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Equipment in the War of 1812

"Battle of North Point" by Don Troiani Don Troiani

The equipment used during the War of 1812 was relatively similar to equipment used during the Revolutionary War. However, some technological advancements were made, and the War of 1812 was one of the first wars in which almost all items that were issued to soldiers were manufactured and created in the new nation.

Firearms, Weapons, and Related Equipment

Most of the firearms used by soldiers in the War of 1812 were small arms weapons. Flintlock firearms were widespread, and the most common firearms used were the Springfield Model 1795 musket and Harper’s Ferry 1803 rifles. The Springfield Model 1795 musket was produced by inventor Eli Whitney, the creator of the cotton gin, based the design of the firearm heavily from the French Charleville Model 1763 musket that was used during the French and Indian War. One of the newer technologies to be developed in firearms technology was the use of rifling as seen in the Harper’s Ferry 1803 rifles. Rifling was a feature within the barrel of the firearm that gave the projectile a spin, which led to greater accuracy at longer distances. However, these rifles could not have bayonets attached to them, which caused the 1795 Springfield musket to remain as the most prominent firearm of the War of 1812.

Image of 1795 Springfield Musket.
"Springfield Model 1795 Flintlock Musket" Smithsonian National Museum of American History

All firearms in the War of 1812 utilized a flint-lock system of firing. Flintlock firing mechanisms were firearms that used a shard of flint (a stone that can easily create fires) to light gunpowder in a pan, which then ignited the gunpowder poured inside of the firearm, which launched the projectile. Flintlock firing systems were first introduced in France in the late 1500s to early 1600s. They were later replaced in the United States by the percussion cap system in the Mexican War and were widespread in the Civil War. 

Closeup image of a 1795 Springfield Musket which shows the flintlock mechanism.
"Springfield Model 1795 Flintlock Musket" Smithsonian National Museum of American History

Besides the firearms themselves, soldiers carried items that helped them efficiently reload and maintain their firearms. These items included a leather cartridge box which contained the cartridges that were loaded into the firearm. These cartridges were wrapped in paper, and had 125 grains of gunpowder, as well as the projectile itself. Extra pieces of flint were also stored in the cartridge box in the case of the flint wearing down too much. A cloth, as well as a musket tool were also included in the cartridge box to clean, maintain, or repair the firearm.

Image of musket equipment used in the War of 1812.
Musket equipment used by soldiers in the War of 1812. 

Other weapons that some soldiers carried were bayonets, swords, and pistols. Pistols were used for extremely short ranges of thirty feet or less. They used similar cartridges and utilized flint in their firing mechanisms. Bayonets were most commonly attached to the end of muskets and were used for close quarters engagements. Swords were often utilized by officers and cavalry soldiers.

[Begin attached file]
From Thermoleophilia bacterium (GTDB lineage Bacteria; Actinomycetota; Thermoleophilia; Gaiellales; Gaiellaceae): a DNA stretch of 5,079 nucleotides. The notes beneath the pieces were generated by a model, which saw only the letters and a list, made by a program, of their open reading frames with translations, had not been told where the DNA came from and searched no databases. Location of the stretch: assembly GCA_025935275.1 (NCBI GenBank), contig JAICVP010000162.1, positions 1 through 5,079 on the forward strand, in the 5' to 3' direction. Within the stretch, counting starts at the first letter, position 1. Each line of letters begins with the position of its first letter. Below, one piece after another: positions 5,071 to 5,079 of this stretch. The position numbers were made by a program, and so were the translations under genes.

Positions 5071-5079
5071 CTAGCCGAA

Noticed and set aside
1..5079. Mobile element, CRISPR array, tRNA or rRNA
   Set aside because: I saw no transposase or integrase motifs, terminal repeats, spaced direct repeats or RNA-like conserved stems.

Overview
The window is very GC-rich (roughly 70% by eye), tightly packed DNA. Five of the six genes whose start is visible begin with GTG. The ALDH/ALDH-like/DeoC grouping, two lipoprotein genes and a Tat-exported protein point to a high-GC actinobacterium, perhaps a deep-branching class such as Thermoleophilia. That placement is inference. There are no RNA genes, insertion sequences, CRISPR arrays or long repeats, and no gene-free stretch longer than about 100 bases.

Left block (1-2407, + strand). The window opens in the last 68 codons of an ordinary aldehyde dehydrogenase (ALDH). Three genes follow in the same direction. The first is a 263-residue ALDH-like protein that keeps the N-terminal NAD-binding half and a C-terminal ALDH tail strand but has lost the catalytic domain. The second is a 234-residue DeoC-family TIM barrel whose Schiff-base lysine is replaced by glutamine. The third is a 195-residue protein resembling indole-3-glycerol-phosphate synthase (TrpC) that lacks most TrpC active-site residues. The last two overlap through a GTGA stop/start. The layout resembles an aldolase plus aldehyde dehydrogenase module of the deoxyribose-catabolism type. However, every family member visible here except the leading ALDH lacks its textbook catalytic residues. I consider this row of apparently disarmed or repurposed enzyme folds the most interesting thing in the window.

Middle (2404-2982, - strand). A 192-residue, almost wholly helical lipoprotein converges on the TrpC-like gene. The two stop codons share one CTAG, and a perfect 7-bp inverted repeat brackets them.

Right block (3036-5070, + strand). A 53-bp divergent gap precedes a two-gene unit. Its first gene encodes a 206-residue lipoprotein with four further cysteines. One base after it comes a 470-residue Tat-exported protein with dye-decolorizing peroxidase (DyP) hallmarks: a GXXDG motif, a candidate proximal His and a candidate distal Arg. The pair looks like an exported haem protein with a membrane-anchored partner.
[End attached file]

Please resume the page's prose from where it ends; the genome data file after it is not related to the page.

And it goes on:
Clothing and Personal Effects

U.S. soldiers were issued a knapsack that included all their personal effects. For clothing and cloth items, soldiers were issued a blanket, linen shirts, linen trousers, extra socks, fatigue blouse, and fatigue cap. Fatigue blouses and caps were used when not engaged in combat and mostly used for daily drilling and everyday wear. These cloth items were also used primarily in the summertime. Fatigue blouses were also used for when weather conditions were poor, such as rain. Soldiers would wear the fatigue blouses over their uniforms to prevent rain from getting on their uniforms. Soldiers were also issued their helmets; a tall leather hat called a brain cooker. These hats were uncomfortable, but they made soldiers appear taller when facing the enemy.

U.S. soldiers were also issued wool items. Primarily, their uniforms were made of wool. However, soldiers also received wool trousers and a wool waistcoat. Mostly worn during the winter months, these items would keep soldiers warm while off duty and in the barracks.

Image of items stored in soldier's knapsacks in the War of 1812.
Common items issued to soldiers in the War of 1812. Items include shaving tools, uniform button repair tools, quill pen and ink well, and playing cards.

The soldiers also received a knapsack of items that were used as a personal locker. These items included items for shaving, such as a razer, shave brush, shave soap, and shaving bowl. There was also a comb, a deck of playing cards (despite gambling being illegal in the barracks), a quill pen, and ink well. These items were crucial in ensuring that the soldiers were well equipped to successfully carry out their duties as a soldier.

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